The dark pyramid-shaped Viejas Mountain is visible east of El Cajon Mountain.
  • The dark pyramid-shaped Viejas Mountain is visible east of El Cajon Mountain.
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Just east of Ramona in a section of the Cleveland National Forest, one can hike high above the San Diego River Watershed along an old fire road to a dramatic viewpoint overlooking Dye Canyon, where water tumbles down more than 100 feet over cliffs after heavy rains. This rocky precipice — known as Devils Jumpoff — lies within private property so cannot be accessed by hikers.

Devils Jumpoff lies within private property so cannot be accessed by hikers.

However, a distant view of the falls from half a mile to the south is just off the West Side Road. The best time to visit this area is November through May, as summer months can be quite hot and the waterfall is likely to be dry.

From the parking area, walk north up the last 0.1 mile of Ramona Oaks Road, toward a sign reading “NO EXIT,” to a gate blocking further vehicle access. Continue uphill as the road swings northeasterly away from the housing development and turns into dirt,

passing by common chaparral plants such as laurel sumac and flattop buckwheat.

Trailhead. Walk toward a sign reading “NO EXIT.”

Almost immediately, there are views to the east, including Cuyamaca Peak and the nearby Eagle Peak, the prominent mountain perched above San Diego River Canyon immediately below you. To the south the El Capitan Reservoir shimmers in the sun and the dark pyramid-shaped Viejas Mountain is visible just east of the rocky summit of El Cajon Mountain.

The falls could be a gushing torrent or completely dry.

At just over 0.8 mile from the start, a short side path on the right brings you to an overlook with a bird’s eye view down into the San Diego River. The trail heading down to Cedar Creek Falls is clearly visible a short distance to the south as it zigzags through the chaparral-clothed slopes below. Continuing on the West Side Road, make a dip in and out of a shallow wash where a couple of small oak trees are present. Sugar bush, yucca, goldenbush, and white sage dot the scenery. After a few more twists and turns, the road turns north as it passes over the mostly indistinguishable “Tom Benchmark” labeled on some topographical maps.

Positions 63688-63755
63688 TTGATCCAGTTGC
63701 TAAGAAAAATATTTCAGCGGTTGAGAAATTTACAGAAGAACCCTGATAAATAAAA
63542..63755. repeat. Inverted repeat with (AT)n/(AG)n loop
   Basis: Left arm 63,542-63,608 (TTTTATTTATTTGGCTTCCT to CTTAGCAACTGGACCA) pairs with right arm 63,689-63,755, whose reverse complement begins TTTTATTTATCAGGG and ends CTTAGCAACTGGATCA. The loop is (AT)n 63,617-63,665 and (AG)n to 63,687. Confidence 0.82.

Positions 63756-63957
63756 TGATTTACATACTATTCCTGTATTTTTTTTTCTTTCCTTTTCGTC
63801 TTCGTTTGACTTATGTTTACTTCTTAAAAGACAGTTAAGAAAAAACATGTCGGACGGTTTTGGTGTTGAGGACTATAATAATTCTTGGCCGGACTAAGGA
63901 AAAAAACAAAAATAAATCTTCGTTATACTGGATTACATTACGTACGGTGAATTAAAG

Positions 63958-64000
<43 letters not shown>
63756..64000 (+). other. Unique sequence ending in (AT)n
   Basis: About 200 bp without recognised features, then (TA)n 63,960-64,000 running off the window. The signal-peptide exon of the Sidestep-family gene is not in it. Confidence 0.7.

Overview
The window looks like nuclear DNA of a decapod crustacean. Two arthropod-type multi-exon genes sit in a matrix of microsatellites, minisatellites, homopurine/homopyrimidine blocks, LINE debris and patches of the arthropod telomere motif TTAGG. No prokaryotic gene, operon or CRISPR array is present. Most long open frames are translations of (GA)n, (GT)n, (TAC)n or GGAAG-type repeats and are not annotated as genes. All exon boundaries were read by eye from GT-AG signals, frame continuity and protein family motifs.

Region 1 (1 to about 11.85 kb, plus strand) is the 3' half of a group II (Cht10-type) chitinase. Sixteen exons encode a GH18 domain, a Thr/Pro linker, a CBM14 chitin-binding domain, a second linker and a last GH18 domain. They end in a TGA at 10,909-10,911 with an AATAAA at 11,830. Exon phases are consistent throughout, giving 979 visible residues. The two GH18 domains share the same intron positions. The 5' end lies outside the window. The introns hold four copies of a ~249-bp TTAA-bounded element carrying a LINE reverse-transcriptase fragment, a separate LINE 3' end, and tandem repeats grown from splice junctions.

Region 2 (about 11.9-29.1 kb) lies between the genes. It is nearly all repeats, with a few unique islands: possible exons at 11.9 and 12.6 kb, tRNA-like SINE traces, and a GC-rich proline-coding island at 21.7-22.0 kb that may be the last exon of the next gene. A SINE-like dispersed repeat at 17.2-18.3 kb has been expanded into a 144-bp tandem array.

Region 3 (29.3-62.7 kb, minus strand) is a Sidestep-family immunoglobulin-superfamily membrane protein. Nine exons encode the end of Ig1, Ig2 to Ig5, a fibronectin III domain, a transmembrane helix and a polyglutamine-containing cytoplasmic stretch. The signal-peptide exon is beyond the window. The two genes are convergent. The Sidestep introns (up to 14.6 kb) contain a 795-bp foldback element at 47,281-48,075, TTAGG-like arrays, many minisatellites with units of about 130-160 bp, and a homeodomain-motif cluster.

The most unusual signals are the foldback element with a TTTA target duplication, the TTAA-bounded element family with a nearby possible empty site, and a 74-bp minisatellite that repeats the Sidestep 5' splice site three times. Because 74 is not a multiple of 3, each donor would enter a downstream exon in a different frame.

After veering northwesterly and passing a large Engelmann oak tree on the left at just over 2 miles, spot an old gate off to the right and a yellow forest boundary sign where the road narrows and private property lies beyond. At this point, leave the road on one of the faint trails heading northeast through the low brush consisting mostly of chamise. After another 0.2 mile, just before the slope drops off steeply, find an open area with unobstructed views north to the rocky cleft of Devils Jumpoff about half a mile away.

Depending on the time of year and whether or not the area recently received a healthy dose of rain, the falls could be a gushing torrent or completely dry. Visit the area in spring for the best chance to see the falls running. Other views include that of the upper San Diego River watershed below, the Cuyamaca Mountains to the east, and distant peaks to the south near Alpine.

After enjoying the view, retrace your steps southwest through the bushes to reach West Side Road, turn left (south), and descend the 2 miles back to the trailhead and your vehicle.

Distance from downtown San Diego: 40 miles (Ramona). Allow 1 hour driving time. From State Route 67 in Ramona go southeast on 10th Street for 0.4 mile. Continue onto San Vicente Road for 6.4 miles. Turn left on Ramona Oaks Road and continue 3 miles through the San Diego Country Estates housing development to the intersection with Shalom Road and park on the street. No facilities.

Hiking length: 4.5 miles out-and-back.

Difficulty: Moderate. Elevation gain/loss 800 feet. Trail is open to hikers, horses, and mountain bikes

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